The Tamil Sangam period in history is characterized by eloquent poetry and elegant wordplay, much like the myriad landscapes of Tamil Nadu. While at the ACCC, I heard a word thrown around a lot – ‘ainthinai.’ When broken down, it simply means five (“ain”) landscapes (“thinai”). The five landscapes refer to both the varied topography and ecosystems of Tamil Nadu and the five moods of Tamil Sangam poetry, likening the emotions of poetry to the characteristics of each unique landscape. 

I decided to delve further into this fascinating literary masterpiece one hot afternoon in the ACCC. A combination of intelligent researchers and the Internet gave me some clarity on this word and its ecological extensions. 

Neelakurinji flowers blooming (Photo by Karnataka Forest Department)

Let us begin with the first landscape – “kurinji,” or mountains. The name ‘kurinji’ refers to the Strobilanthes flower which blooms en-masse once every 7-12 years and dots the hills with white, pink, and purplish-blue hues. The mountain forests of Tamil Nadu are full of hidden secrets – raging waterfalls, gurgling streams, peaceful lakes, forests of teak, bamboo, and sandalwood, and the buzzing of bees echoes through the wind-swept hills. The people of the mountains were hunters (‘vedars’ and ‘kanuvars’), honey harvesters, and cultivators of wild millets (‘kuravars’). In poetry, kurinji is the lovers’ reunion in the dark of the night. Just as the sudden flowering of the kurinji flower is a joyous, unexpected event, so do the lovers suddenly embrace passionately, in tandem with the unleashed forces of nature – the unbridled dance of the peacock in the monsoon showers, the roar of the tiger, and the thunder of a waterfall cascading through the rocky hillocks. Although the mountain holds many dangers, the lovers cling to one another and forget their worries in the moment of passion. 

Forests of KMTR

Next, we travel to the forests, or “mullai.” The moment I set foot in Kalakad Mundanthurai Tiger Reserve, I fell in love with the wild forests of this region, the southernmost in the chain of the Western Ghats. Dark, damp, and filled with movement and sound, the forest holds secrets that none of us can hope to uncover in a lifetime. Mullai refers to the jasmine, the sensual, sweet flower that emits its heavenly fragrance in the dark of the forest, waiting patiently to be discovered. Similarly, literature paints a portrait of the waiting of lovers for their partners to return home, or in some cases, the devotee waiting patiently for her lord to grace her with his presence. The inhabitants of the forest were known as ‘kovalar’ (cowherds), ‘ayar’ (pastoralists), and ‘idaiyar’ (those involved in animal husbandry). They were tied to the landscape and its forests, and we tasted a bit of that bond when we set foot in the wet evergreen forest for the first time. 

Croplands of Tirunelveli District

From the dark forests, we travel down to the “marutham,” or croplands. The god of the croplands is Senon, the god of thunderstorms. In these plains, poetry paints a pretty picture of the hero descending to dance with and seduce his heroine, usually a temptress or courtesan well-versed in dance and sulking. The people of the croplands were the cultivators and farmhands, known as ‘ulavar,’ ‘velanmadar,’ ‘toluvar,’ and ‘kadaiyar.’ The flat expanses of marutham are only broken by the pink flowers of the Lagerstroemia speciosa, known in Tamil literature as ‘marutham’ or ‘malar.’ This radiant tree is known as the pride of India and is used for making tea and traditional medicines. I spent hours in the marutham watching birds and hearing the mewing of peacocks roosting in coconut trees, and a little piece of my soul remained in the green-gold fields.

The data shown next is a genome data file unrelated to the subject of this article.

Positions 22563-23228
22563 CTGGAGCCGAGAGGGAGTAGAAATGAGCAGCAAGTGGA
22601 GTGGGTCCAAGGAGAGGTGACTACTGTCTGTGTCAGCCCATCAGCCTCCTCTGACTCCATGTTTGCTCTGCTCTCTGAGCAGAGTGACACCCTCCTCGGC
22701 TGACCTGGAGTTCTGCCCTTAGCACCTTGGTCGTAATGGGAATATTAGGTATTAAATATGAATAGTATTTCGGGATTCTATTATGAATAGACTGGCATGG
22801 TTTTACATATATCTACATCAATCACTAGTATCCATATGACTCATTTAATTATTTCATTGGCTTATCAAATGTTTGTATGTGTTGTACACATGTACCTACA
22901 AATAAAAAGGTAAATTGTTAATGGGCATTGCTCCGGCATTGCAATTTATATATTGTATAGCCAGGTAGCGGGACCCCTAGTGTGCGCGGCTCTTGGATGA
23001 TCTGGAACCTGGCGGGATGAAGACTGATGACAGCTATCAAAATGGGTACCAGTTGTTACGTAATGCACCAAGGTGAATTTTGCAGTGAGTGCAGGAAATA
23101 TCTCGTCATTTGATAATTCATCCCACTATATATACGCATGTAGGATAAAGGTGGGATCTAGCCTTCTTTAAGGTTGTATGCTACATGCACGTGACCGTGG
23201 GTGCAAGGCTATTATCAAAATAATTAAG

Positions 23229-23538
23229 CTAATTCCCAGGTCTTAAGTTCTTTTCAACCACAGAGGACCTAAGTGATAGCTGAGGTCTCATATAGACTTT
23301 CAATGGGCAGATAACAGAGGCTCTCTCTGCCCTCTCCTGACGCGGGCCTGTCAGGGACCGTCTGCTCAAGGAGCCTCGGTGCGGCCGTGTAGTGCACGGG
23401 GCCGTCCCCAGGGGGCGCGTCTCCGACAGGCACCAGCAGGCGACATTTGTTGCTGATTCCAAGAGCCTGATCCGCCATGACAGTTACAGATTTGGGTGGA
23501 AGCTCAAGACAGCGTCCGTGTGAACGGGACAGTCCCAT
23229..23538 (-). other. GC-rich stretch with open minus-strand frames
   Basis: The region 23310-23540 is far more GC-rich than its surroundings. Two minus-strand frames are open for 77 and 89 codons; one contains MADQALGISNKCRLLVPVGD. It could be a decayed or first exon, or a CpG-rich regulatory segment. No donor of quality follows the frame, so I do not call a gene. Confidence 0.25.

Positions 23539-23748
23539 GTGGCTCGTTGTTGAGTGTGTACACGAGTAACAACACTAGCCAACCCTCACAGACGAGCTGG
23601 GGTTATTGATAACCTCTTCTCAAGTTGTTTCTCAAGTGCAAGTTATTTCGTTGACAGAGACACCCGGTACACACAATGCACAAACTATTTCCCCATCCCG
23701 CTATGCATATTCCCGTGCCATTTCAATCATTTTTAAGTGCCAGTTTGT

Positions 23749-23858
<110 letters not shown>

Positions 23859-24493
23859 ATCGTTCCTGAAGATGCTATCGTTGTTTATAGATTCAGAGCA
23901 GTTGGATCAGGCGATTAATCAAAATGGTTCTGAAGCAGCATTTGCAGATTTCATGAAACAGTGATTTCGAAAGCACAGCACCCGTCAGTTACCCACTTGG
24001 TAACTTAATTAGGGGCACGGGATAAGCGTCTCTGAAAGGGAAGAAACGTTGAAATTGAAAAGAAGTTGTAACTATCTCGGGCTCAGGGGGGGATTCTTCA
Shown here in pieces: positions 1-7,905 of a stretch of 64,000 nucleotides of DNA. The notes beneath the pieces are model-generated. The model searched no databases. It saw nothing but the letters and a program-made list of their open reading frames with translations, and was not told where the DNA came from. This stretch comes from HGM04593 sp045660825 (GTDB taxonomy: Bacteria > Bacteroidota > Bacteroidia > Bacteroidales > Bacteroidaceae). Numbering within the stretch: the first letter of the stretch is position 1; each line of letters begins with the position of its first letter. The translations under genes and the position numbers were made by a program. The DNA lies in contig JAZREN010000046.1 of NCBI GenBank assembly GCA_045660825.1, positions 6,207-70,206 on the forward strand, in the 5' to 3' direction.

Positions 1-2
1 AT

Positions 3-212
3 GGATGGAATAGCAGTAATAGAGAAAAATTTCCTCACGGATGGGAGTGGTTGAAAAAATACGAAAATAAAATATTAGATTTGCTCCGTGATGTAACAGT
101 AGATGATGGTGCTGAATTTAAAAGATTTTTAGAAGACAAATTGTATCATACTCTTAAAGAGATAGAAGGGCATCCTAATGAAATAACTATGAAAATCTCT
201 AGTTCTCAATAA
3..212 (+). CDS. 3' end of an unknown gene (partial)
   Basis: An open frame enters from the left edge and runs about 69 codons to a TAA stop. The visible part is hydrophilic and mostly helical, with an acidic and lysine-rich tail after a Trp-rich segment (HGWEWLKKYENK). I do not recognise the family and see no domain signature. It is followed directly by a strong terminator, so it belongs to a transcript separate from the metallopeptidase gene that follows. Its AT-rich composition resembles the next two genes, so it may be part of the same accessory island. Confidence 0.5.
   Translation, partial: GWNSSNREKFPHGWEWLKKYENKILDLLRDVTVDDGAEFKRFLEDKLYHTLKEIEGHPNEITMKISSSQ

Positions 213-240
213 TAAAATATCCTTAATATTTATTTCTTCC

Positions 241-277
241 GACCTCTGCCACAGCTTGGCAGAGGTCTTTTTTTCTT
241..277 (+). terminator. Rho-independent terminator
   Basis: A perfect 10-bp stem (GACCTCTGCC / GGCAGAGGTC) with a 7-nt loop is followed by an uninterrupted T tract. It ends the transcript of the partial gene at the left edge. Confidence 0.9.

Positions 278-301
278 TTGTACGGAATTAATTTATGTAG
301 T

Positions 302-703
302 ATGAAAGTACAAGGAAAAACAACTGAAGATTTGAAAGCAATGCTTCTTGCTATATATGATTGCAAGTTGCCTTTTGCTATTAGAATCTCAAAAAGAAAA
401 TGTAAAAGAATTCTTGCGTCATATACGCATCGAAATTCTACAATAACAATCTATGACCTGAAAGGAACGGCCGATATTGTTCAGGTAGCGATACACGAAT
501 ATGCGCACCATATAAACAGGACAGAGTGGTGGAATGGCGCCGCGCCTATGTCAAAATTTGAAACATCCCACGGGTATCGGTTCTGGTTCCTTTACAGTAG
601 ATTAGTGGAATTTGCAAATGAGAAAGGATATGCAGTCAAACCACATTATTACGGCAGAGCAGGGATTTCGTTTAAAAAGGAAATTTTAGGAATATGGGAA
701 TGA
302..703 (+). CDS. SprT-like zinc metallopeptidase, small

Traveling across Tirunelveli, it is easy to spot the next landscape – “paalai,” or drylands. Contrary to the dismal portrayal of drylands as wastelands in Tamil literature, these landscapes are incredibly biodivese and full of life. Wrightia tinctoria is the flower of this landscape and is used in ayurvedic medicine. The people of this landscape were bow hunters (‘eyiner’), soldiers (‘maravar’) and robbers (‘kalvars’). According to Tamil poetry, the drylands or wastelands emerge when the heat of the summer sun causes the other landscapes to shrivel and dry up. To me, this highlights the tenacity and ruggedness of the paalai and its inhabitants. 

Finally, we find ourselves at the seashore or “neithal.” Tamil poetry paints an idealistic image of this landscape where land meets water – fishermen casting out their nets, boats drawn up on the beach during the night, beautiful girls with dark eyes drying fish, the clinking of seashells being strung into jewellry, the whispering of the wind through straw-covered fisher huts, the smell of salt and sweat and fish.  The seashore reminds me of Marina Beach in Chennai, my favourite haunt since childhood. The water god Kadalon is worshipped here, and the flower of this landscape is the water lily which bobs invitingly upon the gently waves. People of neithal are traditionally fisherfolk, pearl divers, traders, and salt manufacturers, and their lives are intrinsically tied to the sea. 

The ainthinai are tied to the literary history of Tamil Nadu and to its people, wildlife, and wild spaces. From the wild forests and mountains to the human-dominated croplands, to the scorching drylands, and finally to the whispering seashore, a journey through Tamil Nadu brings the many flavours of its landscapes to the palate of the wide-eyed wanderer. 

Leave a Reply

Fill in your details below or click an icon to log in: Logo

You are commenting using your account. Log Out /  Change )

Twitter picture

You are commenting using your Twitter account. Log Out /  Change )

Facebook photo

You are commenting using your Facebook account. Log Out /  Change )

Connecting to %s